Late last year, Disney revealed its multi-billion dollar plans to buy the majority of Fox's assets, films, and TV shows. That deal was nearly derailed by Comcast as a rival suitor for Fox, but Comcast's recent surrender paved the way for Disney's final victory. Last year, the Fox shareholders approved Disney's offer, and now the merger is complete: At 12:02 a.m. Eastern Time on March 20, Disney will officially own 20th Century Fox.
According to Variety, the deal lands at a cool $71.3 billion, and will result in more than 4,000 people losing their jobs. That's a steep price to pay to have major creative control, but Disney apparently has its sights set high. With the acquisition, the Mouse House will own comic characters like the X-Men and the Fantastic Four, which will no-doubt be integrated into Disney's Marvel franchise.
Disney will now also own distribution rights to the first Star Wars film, A New Hope, which Fox was meant to own in perpetuity. That could mean home and theatrical releases of the film under the Disney banner, or could even mean the original 1977 theatrical cut—which was replaced with George Lucas's special edition version in the '90s—could see the light of day again, or even get a Blu-ray release.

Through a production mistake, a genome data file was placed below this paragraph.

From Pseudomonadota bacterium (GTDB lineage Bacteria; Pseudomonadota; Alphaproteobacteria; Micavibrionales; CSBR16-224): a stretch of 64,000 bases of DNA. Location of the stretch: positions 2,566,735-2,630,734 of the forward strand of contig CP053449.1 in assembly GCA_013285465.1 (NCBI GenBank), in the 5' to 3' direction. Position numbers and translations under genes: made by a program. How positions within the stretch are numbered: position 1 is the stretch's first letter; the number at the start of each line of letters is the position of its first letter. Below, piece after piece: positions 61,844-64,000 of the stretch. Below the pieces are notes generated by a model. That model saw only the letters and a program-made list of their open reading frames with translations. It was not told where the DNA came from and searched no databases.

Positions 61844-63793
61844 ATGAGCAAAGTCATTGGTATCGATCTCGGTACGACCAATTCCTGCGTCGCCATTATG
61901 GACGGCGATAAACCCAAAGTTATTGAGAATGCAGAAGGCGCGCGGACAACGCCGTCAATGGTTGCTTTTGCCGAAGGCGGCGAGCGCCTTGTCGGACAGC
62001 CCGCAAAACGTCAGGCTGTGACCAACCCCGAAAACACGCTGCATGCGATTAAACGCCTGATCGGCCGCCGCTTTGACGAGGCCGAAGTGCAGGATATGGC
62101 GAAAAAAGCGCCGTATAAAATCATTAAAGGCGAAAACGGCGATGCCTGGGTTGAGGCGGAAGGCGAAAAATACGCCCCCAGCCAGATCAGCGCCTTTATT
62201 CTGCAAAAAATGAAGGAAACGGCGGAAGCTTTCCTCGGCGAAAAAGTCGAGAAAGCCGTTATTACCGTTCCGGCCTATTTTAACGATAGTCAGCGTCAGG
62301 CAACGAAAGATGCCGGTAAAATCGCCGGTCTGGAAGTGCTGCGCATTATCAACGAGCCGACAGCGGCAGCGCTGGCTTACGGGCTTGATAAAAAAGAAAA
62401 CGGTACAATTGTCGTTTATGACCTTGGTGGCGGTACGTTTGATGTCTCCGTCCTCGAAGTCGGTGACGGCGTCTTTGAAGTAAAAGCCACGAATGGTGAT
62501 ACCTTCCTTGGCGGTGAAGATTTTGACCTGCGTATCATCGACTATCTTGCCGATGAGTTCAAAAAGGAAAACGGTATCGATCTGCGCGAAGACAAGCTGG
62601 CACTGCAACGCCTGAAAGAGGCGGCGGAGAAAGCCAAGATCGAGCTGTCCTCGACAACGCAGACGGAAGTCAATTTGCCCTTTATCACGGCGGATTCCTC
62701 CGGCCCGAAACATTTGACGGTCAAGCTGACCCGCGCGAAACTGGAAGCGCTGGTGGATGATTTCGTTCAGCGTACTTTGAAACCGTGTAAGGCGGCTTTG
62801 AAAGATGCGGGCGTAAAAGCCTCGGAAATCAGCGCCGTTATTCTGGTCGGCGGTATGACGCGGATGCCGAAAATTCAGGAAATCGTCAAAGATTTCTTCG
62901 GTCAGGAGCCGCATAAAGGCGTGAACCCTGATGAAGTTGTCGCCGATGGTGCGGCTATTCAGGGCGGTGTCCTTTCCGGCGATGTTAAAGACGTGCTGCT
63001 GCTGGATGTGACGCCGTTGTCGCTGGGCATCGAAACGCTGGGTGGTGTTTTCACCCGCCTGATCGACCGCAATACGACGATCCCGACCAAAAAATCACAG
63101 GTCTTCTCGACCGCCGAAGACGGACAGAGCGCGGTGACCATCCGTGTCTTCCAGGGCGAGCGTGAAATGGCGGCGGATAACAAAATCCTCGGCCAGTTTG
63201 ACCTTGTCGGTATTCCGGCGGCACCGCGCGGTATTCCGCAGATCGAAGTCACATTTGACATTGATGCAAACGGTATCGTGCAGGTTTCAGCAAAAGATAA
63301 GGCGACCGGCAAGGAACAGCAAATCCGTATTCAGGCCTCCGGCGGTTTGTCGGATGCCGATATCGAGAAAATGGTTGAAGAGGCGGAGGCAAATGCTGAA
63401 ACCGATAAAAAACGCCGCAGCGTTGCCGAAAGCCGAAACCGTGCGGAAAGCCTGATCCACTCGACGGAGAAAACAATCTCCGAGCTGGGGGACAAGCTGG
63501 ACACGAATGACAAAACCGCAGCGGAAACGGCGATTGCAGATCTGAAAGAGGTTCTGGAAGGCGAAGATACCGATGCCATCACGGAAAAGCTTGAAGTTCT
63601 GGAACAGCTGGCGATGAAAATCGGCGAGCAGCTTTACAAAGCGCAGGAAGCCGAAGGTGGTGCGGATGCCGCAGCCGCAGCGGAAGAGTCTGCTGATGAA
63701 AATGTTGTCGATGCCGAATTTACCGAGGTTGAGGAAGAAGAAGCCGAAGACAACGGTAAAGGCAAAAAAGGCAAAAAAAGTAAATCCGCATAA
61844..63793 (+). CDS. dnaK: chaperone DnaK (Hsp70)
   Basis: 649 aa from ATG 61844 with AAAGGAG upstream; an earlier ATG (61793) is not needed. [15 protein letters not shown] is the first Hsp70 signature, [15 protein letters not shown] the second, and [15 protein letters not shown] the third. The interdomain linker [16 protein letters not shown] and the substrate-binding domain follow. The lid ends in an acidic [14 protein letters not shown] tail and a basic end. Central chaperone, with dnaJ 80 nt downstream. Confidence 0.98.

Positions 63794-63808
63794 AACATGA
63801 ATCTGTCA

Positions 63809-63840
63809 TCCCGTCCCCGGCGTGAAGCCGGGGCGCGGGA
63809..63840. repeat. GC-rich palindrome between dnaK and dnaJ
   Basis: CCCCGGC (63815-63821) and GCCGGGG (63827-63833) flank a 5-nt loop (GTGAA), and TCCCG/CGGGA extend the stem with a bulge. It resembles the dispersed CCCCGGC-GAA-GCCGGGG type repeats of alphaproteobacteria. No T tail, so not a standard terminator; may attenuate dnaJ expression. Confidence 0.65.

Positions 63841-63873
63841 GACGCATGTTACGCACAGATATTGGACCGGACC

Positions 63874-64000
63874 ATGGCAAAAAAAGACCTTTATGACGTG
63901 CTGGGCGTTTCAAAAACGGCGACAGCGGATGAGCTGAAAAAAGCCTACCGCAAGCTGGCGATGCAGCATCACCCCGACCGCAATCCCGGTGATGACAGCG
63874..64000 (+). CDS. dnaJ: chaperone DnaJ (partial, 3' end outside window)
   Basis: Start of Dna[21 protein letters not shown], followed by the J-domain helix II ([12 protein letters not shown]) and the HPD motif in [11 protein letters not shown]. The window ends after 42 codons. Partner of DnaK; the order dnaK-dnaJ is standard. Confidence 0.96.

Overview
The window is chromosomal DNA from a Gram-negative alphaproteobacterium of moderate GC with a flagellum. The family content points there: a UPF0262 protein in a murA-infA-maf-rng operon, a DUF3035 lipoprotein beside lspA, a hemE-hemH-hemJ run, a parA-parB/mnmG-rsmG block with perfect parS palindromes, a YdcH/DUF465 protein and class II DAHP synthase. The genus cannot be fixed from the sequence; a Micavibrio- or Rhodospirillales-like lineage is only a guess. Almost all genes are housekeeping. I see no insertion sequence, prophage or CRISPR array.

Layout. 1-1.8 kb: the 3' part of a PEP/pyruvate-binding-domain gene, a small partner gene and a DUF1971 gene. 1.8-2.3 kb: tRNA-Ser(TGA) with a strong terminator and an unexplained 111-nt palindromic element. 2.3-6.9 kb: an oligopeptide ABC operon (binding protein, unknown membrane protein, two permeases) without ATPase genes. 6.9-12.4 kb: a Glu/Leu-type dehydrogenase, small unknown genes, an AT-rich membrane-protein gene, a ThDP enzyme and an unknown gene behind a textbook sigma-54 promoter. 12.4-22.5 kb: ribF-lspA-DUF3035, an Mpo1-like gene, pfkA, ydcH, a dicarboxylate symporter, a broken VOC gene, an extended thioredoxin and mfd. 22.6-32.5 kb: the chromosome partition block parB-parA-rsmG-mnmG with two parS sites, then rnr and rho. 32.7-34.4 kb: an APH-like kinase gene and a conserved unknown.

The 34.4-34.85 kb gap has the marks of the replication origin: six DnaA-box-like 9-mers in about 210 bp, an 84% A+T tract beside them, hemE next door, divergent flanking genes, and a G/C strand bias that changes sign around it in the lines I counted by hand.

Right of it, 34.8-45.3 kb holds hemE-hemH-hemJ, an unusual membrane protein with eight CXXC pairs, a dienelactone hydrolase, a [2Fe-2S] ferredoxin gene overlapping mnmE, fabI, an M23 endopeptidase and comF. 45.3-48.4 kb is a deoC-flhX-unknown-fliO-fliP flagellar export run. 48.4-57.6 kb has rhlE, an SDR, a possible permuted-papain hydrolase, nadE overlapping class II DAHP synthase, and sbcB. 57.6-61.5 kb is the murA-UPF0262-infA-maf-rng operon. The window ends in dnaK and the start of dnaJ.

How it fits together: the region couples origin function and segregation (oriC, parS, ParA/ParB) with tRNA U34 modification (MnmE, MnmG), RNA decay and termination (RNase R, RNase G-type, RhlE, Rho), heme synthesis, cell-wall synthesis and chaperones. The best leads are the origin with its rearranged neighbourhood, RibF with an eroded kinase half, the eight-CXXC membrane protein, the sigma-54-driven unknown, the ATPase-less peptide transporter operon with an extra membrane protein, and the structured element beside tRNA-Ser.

There are a number of other sacred properties that will now fall under the Disney banner: Alien, Planet of the Apes, Die Hard, Predator, Kingsman, Home Alone, Independence Day, and Night at the Museum, to name a few. Fox also produces several big name TV shows, like Modern Family and This Is Us, which Disney will not have a hand in. The corporation will also obtain the networks FX, FXX, FXM, and Fox Animation in the deal, so shows like American Horror Story, Legion, It's Always Sunny in Philadelphia and The Simpsons are now Disney shows. Disney also has distribution access to Fox's back catalogue of shows, which include Hill Street Blues, M*A*S*H, Buffy the Vampire Slayer, The Shield, and The X-Files.
This all means that the combined company is expected to have a near stranglehold on the box office. Disney already alone has the aforementioned Marvel and Lucasfilm, not to mention Pixar to bolster its own lineup of films. Fox has also been one of the biggest studios in Hollywood, and this combined output will only give Disney more leverage over consumers and creators.
It's worth noting that Disney is launching its own streaming service next year, and the Fox library of shows and films will probably be a part of that as well. Under the deal, Disney and Fox now own a controlling interest in Hulu, with rival Comcast owning the remaining shares of that shared company.
We're very curious to see how all of this will play out, now that Disney is officially king of the box office world.
Images: Marvel Studios/Fox/Lucasfilm